Even though the stock market finally broke its eight-session losing streak, investors are starting to wonder if the stock market is such a good deal.
On Wednesday, after being down most of the day, the Dow Jones Industrial Average finally managed to pick up 29.82 points by the closing bell. Despite the gain, the Dow is down about 7 percent over the last nine trading sessions. As a result, stock advisors describe investors as “very nervous.”
Initially, many investors were shaken by Congress's game of chicken over the national debt ceiling. Then, after several days of glum economic news, they became more concerned. Now, many are beginning to question whether the stock market – up about 5,300 points from the Dow's March 2009 lows – is still the place to have their money.
“It’s a very fair question,” says Mark Lamkin, CEO of Lamkin Wealth Management in Louisville, Ky. “We had a really nice bull market but I think the market may have rebounded a little ahead of itself.”
Mr. Lamkin believes a key test for the stock market will come on Friday, when the government reports the July jobs and unemployment numbers.
“I can’t remember a more important jobs report,” says Lamkin. “If they pop to 200,000 or better, the market will rally fiercely,” he says. “But, if they are 50,000 or less, we could shave 300 to 400 points off the Dow. And, if they come out as a gain of 90,000 to 110,000 – right below analysts’ expectations – we will have a sideways pattern.”
Many investors remain committed to the stock market because corporate earnings remain strong.
“There is no indication companies will not continue to do relatively well,” says Frank Fantozzi, chief investment strategist for Planned Financial Services, a Cleveland-based money manager. “Companies' earnings are still very solid.”
Mr. Fantozzi believes the stock market is facing “strong headwinds,” but not yet anything to sink it. He thinks it will take a week or so for the markets to rebound from the trauma of watching Congress struggle with the debt ceiling. “Once we start to stabilize, I think we’ll finish the year with a gain of 7 percent to 9 percent for the year,” he says.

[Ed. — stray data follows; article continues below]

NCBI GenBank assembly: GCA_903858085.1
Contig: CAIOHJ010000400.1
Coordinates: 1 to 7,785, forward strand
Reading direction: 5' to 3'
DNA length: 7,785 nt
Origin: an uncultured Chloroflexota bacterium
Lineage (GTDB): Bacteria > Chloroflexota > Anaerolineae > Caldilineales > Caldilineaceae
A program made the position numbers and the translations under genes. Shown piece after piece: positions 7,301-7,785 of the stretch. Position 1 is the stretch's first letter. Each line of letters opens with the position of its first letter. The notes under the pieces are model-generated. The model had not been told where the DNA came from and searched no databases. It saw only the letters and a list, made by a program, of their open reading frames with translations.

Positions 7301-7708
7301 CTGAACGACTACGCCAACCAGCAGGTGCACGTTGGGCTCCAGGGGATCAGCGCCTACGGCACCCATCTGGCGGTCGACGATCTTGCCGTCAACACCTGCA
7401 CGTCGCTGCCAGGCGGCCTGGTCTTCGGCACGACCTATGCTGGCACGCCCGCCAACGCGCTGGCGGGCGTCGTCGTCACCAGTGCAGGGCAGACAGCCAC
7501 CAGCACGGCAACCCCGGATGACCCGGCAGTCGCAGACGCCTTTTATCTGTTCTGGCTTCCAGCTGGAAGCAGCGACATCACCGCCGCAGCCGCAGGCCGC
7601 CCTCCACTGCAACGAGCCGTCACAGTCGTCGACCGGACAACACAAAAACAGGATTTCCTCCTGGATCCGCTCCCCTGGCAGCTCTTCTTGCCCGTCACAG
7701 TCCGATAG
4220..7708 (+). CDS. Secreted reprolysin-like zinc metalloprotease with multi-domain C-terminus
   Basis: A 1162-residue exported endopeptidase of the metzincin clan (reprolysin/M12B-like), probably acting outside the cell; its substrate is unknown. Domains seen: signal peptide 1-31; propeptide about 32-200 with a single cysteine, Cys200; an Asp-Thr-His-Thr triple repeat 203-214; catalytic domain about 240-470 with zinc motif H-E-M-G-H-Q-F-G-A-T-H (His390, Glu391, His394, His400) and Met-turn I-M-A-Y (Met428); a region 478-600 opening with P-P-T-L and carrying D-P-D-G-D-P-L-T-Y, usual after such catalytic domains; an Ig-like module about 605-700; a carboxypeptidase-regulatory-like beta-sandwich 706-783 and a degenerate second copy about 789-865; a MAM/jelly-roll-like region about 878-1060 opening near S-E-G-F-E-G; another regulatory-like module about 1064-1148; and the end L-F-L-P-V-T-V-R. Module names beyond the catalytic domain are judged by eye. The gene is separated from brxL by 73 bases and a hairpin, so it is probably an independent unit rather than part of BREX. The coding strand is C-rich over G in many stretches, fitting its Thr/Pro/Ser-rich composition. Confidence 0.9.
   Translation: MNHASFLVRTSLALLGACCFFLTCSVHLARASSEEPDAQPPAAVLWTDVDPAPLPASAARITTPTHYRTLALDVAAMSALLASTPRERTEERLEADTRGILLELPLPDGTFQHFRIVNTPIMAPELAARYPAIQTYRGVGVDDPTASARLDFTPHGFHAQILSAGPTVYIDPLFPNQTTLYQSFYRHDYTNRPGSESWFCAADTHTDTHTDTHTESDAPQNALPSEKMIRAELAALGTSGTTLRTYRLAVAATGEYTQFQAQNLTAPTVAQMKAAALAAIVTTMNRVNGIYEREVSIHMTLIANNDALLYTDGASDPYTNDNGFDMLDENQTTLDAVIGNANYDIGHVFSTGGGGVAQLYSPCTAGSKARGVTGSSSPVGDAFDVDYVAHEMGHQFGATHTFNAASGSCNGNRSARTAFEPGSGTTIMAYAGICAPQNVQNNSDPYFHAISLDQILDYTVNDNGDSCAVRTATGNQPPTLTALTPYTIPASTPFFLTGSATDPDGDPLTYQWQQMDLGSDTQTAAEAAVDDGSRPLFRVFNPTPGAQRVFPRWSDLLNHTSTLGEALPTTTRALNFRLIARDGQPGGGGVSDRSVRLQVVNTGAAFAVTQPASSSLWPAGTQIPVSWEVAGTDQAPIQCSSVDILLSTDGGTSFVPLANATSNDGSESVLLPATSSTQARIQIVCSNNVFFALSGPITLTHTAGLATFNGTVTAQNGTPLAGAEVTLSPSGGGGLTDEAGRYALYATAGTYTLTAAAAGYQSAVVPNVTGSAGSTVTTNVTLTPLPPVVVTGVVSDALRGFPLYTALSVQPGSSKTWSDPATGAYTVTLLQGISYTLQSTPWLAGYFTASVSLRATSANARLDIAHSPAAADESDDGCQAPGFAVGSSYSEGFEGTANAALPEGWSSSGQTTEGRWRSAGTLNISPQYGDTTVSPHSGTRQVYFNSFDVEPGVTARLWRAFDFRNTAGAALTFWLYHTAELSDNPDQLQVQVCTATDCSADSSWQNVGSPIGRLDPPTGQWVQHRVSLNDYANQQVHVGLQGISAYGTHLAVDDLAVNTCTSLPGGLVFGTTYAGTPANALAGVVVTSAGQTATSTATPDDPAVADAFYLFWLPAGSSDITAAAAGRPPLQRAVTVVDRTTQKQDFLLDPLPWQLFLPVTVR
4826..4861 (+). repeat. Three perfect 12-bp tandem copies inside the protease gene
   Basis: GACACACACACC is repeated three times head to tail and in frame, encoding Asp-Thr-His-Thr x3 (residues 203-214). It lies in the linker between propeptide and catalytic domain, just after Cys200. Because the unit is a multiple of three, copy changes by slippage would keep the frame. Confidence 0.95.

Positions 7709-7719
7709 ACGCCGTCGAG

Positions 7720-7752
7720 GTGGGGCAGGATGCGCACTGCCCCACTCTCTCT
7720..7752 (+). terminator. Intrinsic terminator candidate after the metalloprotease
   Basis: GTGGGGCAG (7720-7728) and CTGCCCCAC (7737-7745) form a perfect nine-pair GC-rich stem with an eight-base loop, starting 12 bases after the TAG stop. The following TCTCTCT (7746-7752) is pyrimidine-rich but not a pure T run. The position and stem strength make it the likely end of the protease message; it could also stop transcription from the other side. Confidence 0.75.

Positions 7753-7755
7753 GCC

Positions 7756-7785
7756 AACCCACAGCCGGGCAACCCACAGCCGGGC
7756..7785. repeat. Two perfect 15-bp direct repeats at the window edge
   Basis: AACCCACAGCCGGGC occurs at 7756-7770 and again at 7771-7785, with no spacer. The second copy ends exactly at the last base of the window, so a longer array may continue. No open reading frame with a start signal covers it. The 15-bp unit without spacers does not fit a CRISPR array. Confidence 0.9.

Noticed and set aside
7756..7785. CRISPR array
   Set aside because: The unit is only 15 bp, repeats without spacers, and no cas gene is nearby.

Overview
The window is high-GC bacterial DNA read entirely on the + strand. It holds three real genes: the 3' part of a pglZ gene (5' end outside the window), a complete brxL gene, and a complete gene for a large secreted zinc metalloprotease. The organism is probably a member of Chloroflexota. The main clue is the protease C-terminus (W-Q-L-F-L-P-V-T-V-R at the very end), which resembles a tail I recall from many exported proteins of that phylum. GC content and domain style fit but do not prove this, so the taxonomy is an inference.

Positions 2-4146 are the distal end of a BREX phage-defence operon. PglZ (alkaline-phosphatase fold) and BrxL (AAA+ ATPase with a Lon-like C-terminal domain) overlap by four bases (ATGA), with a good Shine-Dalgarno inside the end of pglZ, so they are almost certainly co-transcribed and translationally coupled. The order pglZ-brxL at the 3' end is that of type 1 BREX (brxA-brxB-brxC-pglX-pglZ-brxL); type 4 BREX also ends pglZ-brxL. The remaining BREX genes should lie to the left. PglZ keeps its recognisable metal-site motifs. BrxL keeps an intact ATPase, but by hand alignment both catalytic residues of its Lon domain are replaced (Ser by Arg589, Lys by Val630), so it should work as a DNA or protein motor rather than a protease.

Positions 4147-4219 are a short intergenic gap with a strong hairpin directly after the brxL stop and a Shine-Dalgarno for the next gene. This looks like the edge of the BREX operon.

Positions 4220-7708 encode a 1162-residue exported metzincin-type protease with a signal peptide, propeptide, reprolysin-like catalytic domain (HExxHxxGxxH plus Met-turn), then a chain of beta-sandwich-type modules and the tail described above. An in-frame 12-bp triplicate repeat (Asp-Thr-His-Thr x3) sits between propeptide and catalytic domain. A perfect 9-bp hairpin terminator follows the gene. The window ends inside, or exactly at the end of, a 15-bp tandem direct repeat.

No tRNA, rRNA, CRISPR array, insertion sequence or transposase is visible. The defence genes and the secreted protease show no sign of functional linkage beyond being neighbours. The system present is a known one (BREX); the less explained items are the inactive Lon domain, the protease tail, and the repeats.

Not everyone is so optimistic.
The stock market’s slide south could continue even further, says Andre Weisbrod, president of STAAR Financial Advisors in Pittsburgh, Pa.
He says a 10 percent drop in stock prices is normal after such a large run-up. In fact, he considers the most recent drop “a pause” consistent with other pauses in prior bull markets.
If the market dips a little more, he will look for bargains, Mr. Weisbrod says. “I have a lot of stuff I’d like to buy.”
But if the stock market continues to fall, dropping some 15 to 20 percent, “then the stock market is telling you something,” he says.
In the past, however, stock markets have predicted recessions that never happened. “It seems like once or twice a year we go through dips that suggest an expansion is failing,” says Fred Dickson, chief investment strategist at D.A. Davidson & Co. in Lake Oswego, Ore.
Mr. Dickson recalls a market slide back in 2004, during the Clinton presidency, when the Federal Reserve tightened interest rates to cool the economy.
“The stock market fell but there was no recession,” he remembers.
Now, Dickson thinks the market is giving “a low but increasing probability of a recession.” But, Dickson says those concerns will dissipate at year end as business races to take advantage of a tax credit for new investments that expires at the end of the year. This will lead to renewed growth, he predicts.